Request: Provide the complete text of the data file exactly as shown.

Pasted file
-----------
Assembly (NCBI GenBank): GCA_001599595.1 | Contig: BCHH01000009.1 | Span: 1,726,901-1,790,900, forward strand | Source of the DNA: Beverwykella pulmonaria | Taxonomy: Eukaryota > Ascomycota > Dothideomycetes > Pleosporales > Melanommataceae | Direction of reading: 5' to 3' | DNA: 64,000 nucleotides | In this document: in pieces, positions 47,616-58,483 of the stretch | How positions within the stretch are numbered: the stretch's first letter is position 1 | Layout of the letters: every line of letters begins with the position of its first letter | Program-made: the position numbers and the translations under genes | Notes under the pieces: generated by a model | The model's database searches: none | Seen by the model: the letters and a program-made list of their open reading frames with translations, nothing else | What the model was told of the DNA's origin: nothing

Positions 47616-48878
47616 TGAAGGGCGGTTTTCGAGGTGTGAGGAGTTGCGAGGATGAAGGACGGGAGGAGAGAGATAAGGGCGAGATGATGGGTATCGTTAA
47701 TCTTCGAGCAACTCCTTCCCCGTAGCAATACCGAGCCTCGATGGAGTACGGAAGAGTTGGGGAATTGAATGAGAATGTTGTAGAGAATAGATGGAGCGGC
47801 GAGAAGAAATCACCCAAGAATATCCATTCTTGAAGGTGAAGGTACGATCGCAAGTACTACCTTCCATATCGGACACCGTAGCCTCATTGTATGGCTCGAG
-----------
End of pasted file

Assembly (NCBI GenBank): GCA_001599595.1 | Contig: BCHH01000009.1 | Span: 1,726,901-1,790,900, forward strand | Source of the DNA: Beverwykella pulmonaria | Taxonomy: Eukaryota > Ascomycota > Dothideomycetes > Pleosporales > Melanommataceae | Direction of reading: 5' to 3' | DNA: 64,000 nucleotides | In this document: in pieces, positions 47,616-58,483 of the stretch | How positions within the stretch are numbered: the stretch's first letter is position 1 | Layout of the letters: every line of letters begins with the position of its first letter | Program-made: the position numbers and the translations under genes | Notes under the pieces: generated by a model | The model's database searches: none | Seen by the model: the letters and a program-made list of their open reading frames with translations, nothing else | What the model was told of the DNA's origin: nothing

Positions 47616-48878
47616 TGAAGGGCGGTTTTCGAGGTGTGAGGAGTTGCGAGGATGAAGGACGGGAGGAGAGAGATAAGGGCGAGATGATGGGTATCGTTAA
47701 TCTTCGAGCAACTCCTTCCCCGTAGCAATACCGAGCCTCGATGGAGTACGGAAGAGTTGGGGAATTGAATGAGAATGTTGTAGAGAATAGATGGAGCGGC
47801 GAGAAGAAATCACCCAAGAATATCCATTCTTGAAGGTGAAGGTACGATCGCAAGTACTACCTTCCATATCGGACACCGTAGCCTCATTGTATGGCTCGAG